Employers Fume


A section of GEA members at the breakfast meeting

THE INCREASING rate of fees, property rates and business operating license by the Kumasi Metropolitan Assembly (KMA) is collapsing businesses in both manufacturing and service industries, Ghana Employers Association (GEA) has said.

According to the GEA, the cost of doing business in the city had gone high and was taking a heavy toll on the operations of its members, which had also been exacerbated by frequent power interruption.

At a breakfast meeting in Kumasi yesterday with the Deputy Ashanti Regional Minister, Samuel Yaw Adusei, members of the Association lamented about a litany of business challenges confronting employers in the region, and called for government intervention.

They described the new increases of property rate and business operating license as arbitrarily as they, as major stakeholders, were not consulted.

‘The increase is between 1,000 and 1,500 percent depending on the category,’ Augustine Amakye Ansah of First Allied Savings and Loans intimated.

Anthony Adu-Assuming, Plant Accountant of Coca-Cola Bottling Company, said his company was expected to pay an increased percentage of 1000 over GH¢91,000 fee paid last year as property rate.

According to him, cost of operation of the plant in Kumasi had increased significantly relative to plant in Accra.

‘We will be compelled to relocate our plant in Kumasi in the face of these increases and erratic power supply,’ Edward Osei Owusu, Plant Director of Coca-Cola, warned.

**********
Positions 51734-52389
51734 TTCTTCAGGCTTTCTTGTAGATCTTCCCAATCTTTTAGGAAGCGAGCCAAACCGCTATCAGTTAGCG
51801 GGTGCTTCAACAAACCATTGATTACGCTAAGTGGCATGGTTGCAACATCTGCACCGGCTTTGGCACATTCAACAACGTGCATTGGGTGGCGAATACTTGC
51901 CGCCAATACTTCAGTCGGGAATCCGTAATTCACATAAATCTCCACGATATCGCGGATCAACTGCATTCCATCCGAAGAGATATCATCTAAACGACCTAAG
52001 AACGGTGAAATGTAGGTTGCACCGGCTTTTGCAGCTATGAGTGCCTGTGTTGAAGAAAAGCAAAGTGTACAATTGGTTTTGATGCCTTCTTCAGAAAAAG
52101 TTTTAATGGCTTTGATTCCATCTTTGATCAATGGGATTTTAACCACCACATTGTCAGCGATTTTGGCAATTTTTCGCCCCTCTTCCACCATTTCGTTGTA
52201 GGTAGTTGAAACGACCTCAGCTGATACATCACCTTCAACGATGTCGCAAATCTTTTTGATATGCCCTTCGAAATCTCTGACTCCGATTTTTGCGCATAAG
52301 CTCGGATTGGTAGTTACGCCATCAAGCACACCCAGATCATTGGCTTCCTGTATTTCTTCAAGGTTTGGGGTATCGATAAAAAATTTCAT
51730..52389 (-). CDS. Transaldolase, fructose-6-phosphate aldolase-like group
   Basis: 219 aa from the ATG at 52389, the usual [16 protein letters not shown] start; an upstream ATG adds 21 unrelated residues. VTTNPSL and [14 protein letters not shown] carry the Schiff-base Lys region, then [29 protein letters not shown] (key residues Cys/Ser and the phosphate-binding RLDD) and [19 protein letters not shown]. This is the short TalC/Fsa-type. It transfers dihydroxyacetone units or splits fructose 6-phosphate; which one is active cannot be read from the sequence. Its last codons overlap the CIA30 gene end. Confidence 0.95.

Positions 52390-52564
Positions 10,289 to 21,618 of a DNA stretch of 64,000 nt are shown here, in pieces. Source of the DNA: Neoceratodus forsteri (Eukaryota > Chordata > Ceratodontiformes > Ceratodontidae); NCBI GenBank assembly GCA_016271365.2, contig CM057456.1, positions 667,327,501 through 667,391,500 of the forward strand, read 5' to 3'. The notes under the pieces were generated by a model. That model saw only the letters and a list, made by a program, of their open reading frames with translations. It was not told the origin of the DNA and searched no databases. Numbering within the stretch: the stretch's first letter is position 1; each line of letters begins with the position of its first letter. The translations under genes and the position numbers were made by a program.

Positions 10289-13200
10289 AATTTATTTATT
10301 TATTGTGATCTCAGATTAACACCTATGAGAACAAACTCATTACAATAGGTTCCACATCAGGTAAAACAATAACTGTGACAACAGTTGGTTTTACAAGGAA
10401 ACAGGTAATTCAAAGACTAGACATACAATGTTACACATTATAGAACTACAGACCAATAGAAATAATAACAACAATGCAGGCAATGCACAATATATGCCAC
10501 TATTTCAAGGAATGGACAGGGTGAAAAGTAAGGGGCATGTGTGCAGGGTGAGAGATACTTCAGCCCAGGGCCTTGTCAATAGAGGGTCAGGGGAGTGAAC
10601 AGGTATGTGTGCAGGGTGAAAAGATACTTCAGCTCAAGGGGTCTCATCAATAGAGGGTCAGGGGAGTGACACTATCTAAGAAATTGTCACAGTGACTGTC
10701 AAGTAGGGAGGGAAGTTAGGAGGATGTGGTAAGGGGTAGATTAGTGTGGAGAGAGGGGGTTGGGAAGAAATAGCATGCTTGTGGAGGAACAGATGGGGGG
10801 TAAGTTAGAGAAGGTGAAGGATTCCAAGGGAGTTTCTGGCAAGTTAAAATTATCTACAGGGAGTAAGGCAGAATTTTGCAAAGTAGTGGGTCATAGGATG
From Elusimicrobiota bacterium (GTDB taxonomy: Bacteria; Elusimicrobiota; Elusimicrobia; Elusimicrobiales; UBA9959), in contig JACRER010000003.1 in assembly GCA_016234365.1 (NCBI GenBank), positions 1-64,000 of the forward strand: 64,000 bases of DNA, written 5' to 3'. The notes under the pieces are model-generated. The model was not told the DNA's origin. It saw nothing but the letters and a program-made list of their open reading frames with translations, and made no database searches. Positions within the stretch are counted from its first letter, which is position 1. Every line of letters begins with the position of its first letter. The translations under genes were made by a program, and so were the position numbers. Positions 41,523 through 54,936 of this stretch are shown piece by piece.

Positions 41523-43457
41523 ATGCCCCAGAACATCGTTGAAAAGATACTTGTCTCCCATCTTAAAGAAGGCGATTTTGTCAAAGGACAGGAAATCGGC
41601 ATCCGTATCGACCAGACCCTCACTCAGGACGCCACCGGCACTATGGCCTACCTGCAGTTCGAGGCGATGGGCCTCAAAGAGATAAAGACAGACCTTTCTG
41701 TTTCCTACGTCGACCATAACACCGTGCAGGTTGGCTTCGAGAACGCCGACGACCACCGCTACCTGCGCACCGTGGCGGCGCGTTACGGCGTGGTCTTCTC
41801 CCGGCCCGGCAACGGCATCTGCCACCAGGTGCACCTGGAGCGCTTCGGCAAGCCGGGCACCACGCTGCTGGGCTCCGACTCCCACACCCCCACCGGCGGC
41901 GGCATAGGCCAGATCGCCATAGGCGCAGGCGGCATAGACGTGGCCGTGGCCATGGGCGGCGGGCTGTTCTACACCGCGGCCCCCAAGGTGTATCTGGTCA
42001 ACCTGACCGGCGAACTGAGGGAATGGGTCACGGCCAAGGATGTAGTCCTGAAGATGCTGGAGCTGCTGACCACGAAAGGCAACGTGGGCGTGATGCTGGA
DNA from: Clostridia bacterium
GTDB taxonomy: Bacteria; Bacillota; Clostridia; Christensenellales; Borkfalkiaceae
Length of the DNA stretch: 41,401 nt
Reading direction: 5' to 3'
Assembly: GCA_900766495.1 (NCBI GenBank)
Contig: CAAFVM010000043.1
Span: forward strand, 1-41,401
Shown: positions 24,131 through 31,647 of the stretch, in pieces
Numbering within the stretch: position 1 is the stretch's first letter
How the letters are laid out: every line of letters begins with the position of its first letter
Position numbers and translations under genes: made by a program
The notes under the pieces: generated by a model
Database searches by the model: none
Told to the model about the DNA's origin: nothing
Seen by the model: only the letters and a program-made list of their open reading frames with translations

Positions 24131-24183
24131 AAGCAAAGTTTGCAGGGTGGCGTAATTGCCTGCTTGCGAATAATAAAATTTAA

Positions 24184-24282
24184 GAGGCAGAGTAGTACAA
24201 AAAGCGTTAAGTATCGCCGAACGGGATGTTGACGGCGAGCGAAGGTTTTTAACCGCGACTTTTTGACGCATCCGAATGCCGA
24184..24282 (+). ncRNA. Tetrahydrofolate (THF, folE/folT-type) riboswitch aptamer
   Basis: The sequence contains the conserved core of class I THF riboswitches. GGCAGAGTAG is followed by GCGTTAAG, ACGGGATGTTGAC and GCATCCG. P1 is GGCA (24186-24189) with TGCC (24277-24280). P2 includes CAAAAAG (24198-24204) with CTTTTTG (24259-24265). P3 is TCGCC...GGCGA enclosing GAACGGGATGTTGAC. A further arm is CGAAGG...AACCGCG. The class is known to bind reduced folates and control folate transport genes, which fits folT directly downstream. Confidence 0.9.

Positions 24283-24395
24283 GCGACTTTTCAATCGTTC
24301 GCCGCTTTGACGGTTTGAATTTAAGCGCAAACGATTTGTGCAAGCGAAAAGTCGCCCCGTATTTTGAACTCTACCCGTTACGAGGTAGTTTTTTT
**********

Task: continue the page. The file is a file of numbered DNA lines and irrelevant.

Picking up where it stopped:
William Awuku Ahiadormey, a representative of the Association of Ghana Industries, also expressed grave concern about the unreliable power supply.

‘The kind of power supply we get as manufacturers is terrible. It is not as if we do not have generators; we do, but they have become white elephants because when you finish producing, we can’t cover generator cost,’ he lamented.

He wondered why Government could simply not fix the problem once and for all, asking, ‘Why do we as a nation cut US$3.9 billion of our oil to abroad only for us to import US$3.6 billion oil into the country?’

Rev Dr Ayim Nyarko Anafo of Garden City University noted that store operating businesses were taking over the industries in Kumasi, citing land cost, operational cost and other challenges confronting the sector.

The Ashanti Regional Deputy Minister, Samuel Yaw Adusei, pledged the Regional Coordinating Council’s (RCC’s) commitment to ensure an enabling environment for businesses to thrive.

He also charged the GEA members to report to the Regional Minister their concerns for redress.

  From Ernest Kofi Adu, Kumasi
 
 
 

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